This inspirational exhibition brings together ‘seven artists in recognition of the strength and depth of their artistic talent, the range of their contemporary practice which encompasses sculpture, installation and painting’.
David Cass displays an extraordinary collection entitled 100 Days, featuring 100 antique tin boxes, each transformed into a miniature seascape. These ancient salvaged tins include Carr’s biscuits, and (what looks like), slender sardine tins and square snuff boxes. The dimension of each tiny antique tin thus gives varying perspectives but what is the dominant focus on the central horizon. The aim is to raise awareness of climate change and rising sea levels.
As the project spans a year, the weather changes with the date. February 20th presents the clarity of a cool winter day, a cloudy streak across the sky and white wind-blown surf.
The simple yet atmospheric scene on June 29th evokes warm sunshine, wispy clouds and calm waves, drawing the eye to the horizon.
A dark moody seascape on September 18th, with a threatening rainstorm has such textural detail.
David Cook is renowned for vibrant paintings of his garden overlooking the seashore – Kincardineshire through the seasons. As well as summer blossom, here are a few seascapes viewed in wild weather. The thick layer of oils depicts rough waves in a blast of wind blowing over the North Sea.
Kate Downie is a keen observer of the urban environment including impressive paintings of the Forth bridges and the construction the new St. James Quarter. Travelling over the Forth Bridge is the subject of two narrative paintings which tell a personal story. Home Soon x (crossing Fife) – the title taken from the text the woman is presumably sending as she travels home on a dark night – detailing the paint palette and her concentration as she types the message on her phone.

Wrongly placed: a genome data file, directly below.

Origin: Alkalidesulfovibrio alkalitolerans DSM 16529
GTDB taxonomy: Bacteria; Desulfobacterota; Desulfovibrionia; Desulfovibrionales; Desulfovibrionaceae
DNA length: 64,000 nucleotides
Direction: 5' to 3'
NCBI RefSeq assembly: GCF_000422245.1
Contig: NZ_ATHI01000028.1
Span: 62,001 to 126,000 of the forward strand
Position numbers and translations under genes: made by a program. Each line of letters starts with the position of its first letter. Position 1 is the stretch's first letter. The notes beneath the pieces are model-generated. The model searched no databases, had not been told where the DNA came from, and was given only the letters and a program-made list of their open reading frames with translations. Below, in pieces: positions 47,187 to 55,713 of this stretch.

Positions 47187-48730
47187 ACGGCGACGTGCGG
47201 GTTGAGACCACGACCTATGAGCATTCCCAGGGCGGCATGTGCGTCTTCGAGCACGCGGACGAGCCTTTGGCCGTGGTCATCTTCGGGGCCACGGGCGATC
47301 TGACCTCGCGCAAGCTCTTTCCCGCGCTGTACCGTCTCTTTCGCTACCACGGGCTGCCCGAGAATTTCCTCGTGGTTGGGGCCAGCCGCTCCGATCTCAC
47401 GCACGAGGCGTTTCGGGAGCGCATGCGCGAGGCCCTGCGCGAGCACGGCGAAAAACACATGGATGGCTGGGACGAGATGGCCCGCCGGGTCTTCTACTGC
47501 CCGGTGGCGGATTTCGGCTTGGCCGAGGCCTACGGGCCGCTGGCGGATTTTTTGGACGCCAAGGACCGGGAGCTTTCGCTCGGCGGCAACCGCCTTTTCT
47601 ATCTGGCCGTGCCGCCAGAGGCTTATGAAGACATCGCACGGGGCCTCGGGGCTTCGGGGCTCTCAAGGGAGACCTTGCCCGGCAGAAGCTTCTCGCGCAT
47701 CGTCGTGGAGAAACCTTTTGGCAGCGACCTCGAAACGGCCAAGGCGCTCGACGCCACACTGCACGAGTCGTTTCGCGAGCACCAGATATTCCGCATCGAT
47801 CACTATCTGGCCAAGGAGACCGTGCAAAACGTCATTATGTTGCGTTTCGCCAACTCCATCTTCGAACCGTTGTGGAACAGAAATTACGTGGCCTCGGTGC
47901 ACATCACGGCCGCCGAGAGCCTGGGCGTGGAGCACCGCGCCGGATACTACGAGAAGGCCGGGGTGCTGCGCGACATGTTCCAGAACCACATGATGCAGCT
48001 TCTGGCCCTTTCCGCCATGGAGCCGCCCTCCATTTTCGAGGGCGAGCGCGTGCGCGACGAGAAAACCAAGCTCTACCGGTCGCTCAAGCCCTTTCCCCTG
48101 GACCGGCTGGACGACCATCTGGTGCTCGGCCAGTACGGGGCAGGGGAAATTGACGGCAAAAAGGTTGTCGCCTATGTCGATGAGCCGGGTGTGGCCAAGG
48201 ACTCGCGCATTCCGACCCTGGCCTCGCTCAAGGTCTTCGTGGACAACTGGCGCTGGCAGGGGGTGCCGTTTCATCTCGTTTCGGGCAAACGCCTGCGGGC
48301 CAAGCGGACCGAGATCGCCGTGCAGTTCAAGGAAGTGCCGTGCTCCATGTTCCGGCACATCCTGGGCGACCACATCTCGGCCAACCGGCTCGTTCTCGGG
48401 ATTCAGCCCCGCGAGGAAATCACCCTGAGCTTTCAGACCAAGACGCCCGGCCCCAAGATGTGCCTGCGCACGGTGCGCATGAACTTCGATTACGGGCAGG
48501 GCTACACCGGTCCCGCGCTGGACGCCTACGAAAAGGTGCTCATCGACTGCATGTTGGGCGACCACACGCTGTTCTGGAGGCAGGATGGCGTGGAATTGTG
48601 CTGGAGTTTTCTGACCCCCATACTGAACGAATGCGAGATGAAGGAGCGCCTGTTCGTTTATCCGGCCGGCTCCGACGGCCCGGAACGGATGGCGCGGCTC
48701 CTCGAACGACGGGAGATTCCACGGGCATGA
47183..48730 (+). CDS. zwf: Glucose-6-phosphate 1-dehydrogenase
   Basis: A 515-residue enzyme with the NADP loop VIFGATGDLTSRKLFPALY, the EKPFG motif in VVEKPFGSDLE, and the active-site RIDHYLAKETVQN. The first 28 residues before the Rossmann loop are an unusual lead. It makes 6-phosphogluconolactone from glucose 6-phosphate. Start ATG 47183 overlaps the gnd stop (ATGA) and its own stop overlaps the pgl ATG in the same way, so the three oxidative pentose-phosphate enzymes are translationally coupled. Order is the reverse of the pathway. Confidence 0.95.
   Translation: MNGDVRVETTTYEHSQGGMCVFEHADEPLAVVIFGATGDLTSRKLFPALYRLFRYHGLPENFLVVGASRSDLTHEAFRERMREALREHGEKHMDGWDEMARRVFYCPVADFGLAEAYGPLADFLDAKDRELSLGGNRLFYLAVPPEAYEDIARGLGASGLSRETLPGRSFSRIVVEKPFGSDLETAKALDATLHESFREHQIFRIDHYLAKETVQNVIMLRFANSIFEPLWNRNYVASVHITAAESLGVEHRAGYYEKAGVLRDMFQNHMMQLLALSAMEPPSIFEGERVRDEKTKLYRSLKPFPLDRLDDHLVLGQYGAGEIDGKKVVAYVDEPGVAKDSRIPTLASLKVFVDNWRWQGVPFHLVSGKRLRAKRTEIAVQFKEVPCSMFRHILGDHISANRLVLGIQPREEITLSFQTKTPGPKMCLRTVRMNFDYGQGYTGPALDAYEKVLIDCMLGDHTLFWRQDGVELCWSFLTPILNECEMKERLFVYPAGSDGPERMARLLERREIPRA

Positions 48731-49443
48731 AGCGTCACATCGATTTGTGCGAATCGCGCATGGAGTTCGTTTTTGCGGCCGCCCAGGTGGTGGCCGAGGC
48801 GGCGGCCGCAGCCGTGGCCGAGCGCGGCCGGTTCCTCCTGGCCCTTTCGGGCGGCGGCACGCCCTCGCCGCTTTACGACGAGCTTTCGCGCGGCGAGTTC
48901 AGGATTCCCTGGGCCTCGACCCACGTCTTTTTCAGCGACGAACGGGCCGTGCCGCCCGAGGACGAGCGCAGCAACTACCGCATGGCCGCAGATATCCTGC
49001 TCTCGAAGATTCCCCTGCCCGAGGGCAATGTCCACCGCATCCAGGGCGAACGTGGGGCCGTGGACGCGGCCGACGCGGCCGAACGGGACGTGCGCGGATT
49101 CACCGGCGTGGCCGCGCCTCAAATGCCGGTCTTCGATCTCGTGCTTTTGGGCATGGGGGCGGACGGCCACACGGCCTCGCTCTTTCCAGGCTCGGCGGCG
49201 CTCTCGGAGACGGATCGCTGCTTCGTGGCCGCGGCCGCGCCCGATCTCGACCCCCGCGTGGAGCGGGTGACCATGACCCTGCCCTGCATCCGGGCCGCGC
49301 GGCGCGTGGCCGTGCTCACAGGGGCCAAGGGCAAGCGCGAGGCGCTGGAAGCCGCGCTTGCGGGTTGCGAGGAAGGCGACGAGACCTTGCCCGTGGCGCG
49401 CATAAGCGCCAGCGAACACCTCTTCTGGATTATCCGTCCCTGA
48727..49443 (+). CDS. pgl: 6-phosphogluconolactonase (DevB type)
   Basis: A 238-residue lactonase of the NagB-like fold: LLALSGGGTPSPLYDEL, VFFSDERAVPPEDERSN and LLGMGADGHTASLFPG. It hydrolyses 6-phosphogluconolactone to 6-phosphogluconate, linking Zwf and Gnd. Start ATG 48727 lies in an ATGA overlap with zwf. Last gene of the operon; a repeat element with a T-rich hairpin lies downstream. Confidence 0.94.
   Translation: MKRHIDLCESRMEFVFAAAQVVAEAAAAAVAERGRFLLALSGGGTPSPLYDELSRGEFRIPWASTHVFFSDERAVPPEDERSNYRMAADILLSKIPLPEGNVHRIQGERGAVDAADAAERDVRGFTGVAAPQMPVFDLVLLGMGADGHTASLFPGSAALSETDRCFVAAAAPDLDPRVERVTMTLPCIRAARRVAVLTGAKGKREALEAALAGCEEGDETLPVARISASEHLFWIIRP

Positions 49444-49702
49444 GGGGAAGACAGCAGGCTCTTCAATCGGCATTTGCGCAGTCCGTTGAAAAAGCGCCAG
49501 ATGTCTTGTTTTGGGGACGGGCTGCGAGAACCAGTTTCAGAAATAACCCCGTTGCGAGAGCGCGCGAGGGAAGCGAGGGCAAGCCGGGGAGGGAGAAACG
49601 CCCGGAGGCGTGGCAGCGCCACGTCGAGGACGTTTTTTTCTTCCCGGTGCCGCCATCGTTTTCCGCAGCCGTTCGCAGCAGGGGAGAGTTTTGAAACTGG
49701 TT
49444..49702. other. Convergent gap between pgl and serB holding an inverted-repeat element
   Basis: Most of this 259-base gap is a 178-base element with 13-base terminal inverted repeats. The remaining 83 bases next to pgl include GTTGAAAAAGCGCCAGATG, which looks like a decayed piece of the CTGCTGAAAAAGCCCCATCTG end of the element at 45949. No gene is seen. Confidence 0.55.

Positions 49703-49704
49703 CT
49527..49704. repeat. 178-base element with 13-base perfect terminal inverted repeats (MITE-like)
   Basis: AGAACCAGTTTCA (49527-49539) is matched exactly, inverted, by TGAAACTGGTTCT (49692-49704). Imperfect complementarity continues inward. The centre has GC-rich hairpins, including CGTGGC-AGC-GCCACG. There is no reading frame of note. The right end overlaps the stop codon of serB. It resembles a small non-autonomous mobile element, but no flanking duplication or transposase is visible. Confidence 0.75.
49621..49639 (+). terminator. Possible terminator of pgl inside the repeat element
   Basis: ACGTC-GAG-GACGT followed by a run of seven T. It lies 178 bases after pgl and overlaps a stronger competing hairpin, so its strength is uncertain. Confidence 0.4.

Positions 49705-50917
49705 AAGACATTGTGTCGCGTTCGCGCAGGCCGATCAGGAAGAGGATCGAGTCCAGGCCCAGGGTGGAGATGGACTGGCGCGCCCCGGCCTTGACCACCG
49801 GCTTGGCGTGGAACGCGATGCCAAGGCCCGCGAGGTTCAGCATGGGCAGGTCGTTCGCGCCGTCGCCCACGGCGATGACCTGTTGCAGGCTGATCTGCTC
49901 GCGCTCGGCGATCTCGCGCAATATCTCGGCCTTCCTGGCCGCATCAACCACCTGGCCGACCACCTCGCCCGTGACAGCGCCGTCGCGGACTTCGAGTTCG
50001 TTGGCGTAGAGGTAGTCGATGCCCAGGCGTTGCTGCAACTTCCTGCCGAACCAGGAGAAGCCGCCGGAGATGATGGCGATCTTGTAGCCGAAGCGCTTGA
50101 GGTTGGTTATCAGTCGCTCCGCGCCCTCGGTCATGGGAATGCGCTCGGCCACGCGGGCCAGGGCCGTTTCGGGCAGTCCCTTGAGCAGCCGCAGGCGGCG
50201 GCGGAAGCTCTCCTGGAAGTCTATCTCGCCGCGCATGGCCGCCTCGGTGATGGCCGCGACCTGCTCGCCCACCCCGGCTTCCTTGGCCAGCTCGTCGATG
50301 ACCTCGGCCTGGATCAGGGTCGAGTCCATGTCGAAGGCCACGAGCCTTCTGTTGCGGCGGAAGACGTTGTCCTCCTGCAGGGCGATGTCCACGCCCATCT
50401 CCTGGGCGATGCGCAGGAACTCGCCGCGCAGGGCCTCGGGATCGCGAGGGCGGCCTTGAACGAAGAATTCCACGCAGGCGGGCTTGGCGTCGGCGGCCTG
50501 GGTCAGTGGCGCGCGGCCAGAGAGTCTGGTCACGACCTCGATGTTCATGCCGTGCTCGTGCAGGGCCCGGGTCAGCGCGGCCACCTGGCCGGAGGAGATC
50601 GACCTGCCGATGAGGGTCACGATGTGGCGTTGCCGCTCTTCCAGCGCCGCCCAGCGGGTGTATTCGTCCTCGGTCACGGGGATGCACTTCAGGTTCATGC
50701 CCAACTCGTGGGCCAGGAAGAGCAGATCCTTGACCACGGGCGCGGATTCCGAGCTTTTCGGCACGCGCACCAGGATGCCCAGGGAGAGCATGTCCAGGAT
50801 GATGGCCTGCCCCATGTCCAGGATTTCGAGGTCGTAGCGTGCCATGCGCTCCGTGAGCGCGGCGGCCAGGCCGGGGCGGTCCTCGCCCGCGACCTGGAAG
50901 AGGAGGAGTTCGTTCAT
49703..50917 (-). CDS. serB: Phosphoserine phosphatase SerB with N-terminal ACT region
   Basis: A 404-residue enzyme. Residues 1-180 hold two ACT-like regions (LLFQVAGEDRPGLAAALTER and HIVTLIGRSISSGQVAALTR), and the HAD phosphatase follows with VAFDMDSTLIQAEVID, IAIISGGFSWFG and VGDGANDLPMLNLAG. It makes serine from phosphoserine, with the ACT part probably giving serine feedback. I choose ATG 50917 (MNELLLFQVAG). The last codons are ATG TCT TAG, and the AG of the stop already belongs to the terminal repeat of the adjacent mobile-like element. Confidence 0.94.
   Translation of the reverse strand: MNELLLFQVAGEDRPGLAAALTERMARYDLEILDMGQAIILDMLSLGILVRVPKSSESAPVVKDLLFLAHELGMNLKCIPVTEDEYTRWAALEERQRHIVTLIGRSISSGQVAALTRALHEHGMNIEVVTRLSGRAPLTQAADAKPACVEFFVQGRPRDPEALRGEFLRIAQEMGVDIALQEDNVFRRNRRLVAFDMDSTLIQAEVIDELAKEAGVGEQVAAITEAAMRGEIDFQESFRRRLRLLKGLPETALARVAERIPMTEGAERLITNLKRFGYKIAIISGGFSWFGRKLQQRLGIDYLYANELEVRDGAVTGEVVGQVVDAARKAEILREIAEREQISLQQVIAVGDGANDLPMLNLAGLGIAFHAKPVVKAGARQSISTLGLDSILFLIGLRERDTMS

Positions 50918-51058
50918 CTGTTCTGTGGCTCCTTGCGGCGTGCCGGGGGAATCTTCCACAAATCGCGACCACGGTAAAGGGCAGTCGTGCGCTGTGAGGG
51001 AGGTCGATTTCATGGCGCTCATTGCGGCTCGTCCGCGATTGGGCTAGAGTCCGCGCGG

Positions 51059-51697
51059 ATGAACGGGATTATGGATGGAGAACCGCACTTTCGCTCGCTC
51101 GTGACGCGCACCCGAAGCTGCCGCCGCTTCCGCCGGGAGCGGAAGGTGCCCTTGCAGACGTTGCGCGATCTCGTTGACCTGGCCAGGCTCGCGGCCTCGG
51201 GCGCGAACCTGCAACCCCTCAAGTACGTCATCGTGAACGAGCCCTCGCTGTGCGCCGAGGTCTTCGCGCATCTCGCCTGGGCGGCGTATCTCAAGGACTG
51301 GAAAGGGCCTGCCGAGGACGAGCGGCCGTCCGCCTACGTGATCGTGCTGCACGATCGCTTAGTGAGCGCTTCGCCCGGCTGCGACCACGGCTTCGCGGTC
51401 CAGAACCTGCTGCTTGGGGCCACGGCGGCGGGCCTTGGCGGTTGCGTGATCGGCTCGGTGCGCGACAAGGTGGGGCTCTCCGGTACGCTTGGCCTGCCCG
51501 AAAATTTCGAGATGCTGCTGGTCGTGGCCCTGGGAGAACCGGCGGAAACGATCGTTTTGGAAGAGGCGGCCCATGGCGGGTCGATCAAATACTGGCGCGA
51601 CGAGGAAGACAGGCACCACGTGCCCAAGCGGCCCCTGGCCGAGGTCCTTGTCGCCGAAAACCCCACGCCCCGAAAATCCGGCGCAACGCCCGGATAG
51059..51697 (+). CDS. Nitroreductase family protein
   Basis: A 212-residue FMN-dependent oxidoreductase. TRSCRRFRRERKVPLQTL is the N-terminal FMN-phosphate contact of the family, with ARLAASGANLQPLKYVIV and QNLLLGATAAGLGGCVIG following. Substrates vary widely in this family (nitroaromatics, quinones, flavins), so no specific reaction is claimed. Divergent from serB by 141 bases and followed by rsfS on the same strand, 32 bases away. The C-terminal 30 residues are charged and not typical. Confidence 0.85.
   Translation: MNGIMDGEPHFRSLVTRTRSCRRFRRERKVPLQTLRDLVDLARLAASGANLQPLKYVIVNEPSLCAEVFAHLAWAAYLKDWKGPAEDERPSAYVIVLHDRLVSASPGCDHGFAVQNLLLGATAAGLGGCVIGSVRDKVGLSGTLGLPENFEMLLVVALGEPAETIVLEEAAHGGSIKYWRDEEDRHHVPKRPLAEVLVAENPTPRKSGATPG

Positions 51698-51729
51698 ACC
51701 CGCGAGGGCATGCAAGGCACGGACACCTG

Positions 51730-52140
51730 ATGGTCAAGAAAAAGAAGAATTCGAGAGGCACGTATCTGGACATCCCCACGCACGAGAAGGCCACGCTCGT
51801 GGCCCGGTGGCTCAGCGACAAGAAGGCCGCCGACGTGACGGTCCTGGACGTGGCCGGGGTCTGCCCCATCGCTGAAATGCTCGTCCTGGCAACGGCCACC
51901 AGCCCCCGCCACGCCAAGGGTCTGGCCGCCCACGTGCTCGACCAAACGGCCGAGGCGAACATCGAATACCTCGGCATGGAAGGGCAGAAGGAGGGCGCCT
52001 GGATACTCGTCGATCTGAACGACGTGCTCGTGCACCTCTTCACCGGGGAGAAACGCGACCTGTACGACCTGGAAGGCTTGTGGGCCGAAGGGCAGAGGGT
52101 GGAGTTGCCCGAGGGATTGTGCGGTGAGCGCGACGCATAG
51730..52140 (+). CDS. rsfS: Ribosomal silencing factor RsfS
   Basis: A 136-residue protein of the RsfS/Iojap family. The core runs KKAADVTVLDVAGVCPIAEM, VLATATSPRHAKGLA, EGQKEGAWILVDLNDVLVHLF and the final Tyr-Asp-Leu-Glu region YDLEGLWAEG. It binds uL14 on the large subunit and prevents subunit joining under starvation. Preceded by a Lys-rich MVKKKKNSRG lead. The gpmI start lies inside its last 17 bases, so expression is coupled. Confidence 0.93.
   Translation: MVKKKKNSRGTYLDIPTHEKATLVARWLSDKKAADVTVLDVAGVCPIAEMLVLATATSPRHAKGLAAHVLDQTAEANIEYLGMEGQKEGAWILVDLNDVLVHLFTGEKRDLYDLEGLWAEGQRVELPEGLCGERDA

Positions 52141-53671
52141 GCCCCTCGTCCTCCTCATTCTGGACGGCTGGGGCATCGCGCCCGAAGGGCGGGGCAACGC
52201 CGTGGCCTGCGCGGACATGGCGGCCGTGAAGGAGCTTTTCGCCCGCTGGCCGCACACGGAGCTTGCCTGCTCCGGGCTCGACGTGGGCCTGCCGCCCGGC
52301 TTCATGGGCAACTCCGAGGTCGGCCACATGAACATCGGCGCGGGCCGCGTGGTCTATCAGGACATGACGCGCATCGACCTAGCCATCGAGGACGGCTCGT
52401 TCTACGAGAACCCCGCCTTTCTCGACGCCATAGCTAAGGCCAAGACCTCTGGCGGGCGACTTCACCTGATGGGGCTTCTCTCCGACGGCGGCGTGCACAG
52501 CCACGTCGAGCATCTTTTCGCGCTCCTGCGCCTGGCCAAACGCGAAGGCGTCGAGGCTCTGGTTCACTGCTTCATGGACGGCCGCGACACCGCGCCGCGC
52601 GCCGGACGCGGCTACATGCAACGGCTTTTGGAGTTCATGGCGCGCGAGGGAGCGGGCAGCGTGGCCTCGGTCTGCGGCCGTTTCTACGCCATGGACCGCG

A more humorous portrait is The Girl with Purple Hair, having a nap while listening to music, as the train crosses the Forth Bridge with its lattice structure of rust-red iron girders.
Travel American-style in Upon a Time, (Route 66) presents the driver’s view of the stream of cars and trucks across the sun-burnt desert heading west to California and reflecting, as Downie comments, ‘Kerouacian references’. “Our battered suitcases were piled on the sidewalk again; we had longer ways to go. But no matter, the road is life. Nothing behind me, everything ahead of me, on the road”. – Jack Kerouac, On the Road
Staying at home is the theme of Christine McArthur’s domestic scenes, flowers in a vase or a view out of the window to the trees outside. Lemons in a Winter Garden is a crisp composition in which the bright yellow lemons, almost dancing in mid-air, add a burst of sunshine against the flat grey table.
Like an impressionistic twist on Cezanne’s Still Life Jug and Fruits (1894) is a decorative design of a bowl of clementines, pears and plant pot, richly textured in muted shades of mustard, terracotta and sage green.
Inspired by both the lyrical landscape and literature of Italy, where he now lives, Calum McClure seeks to capture the tranquil countryside and culture. Like a hazy photograph, The Gulf of Trieste from the Train is a moody scene, the lingering glow of sunset so dreamlike on the calm water with a cool blue luminosity.
Richard Goldsworthy has a studio at Marchmont House, Scottish Borders, where he crafts natural timber, often sourcing wood from storm-damaged trees, salvaging it into shapely sculptures. Unearthed is a tall structure with twisting branches bringing the woodland indoors as an art installation.
There are many small, polished wood pieces. Pebble III is like a slice from a willow tree trunk, the bark burnt black with natural furrows and fissures, all smooth and flat.
Pebble XII is beautifully carved and sanded into a tactile, oval shape, accentuating the deep cracks through the grain, while the two charred ends create a flowing, circular wave effect.
Doug Cocker also reflects the environment and landscape with imaginative vision in his wood sculpture. Figure in a Landscape is like an abstract scene in which the pliable wood and grain pattern has been moulded to express, perhaps, a person standing beside a lake under towering mountain peaks.
A true craftsman, he is able to transform and shape hard wood into delicate sculptured designs. An intriguing series called Musica Universalis features meticulously0-crafted wooden ‘jigsaw’ shapes, hoops and matchsticks with a sense of jagged, jazzy rhythm and movement.
With grateful thanks to Artmag contributor Vivien Devlin for this review.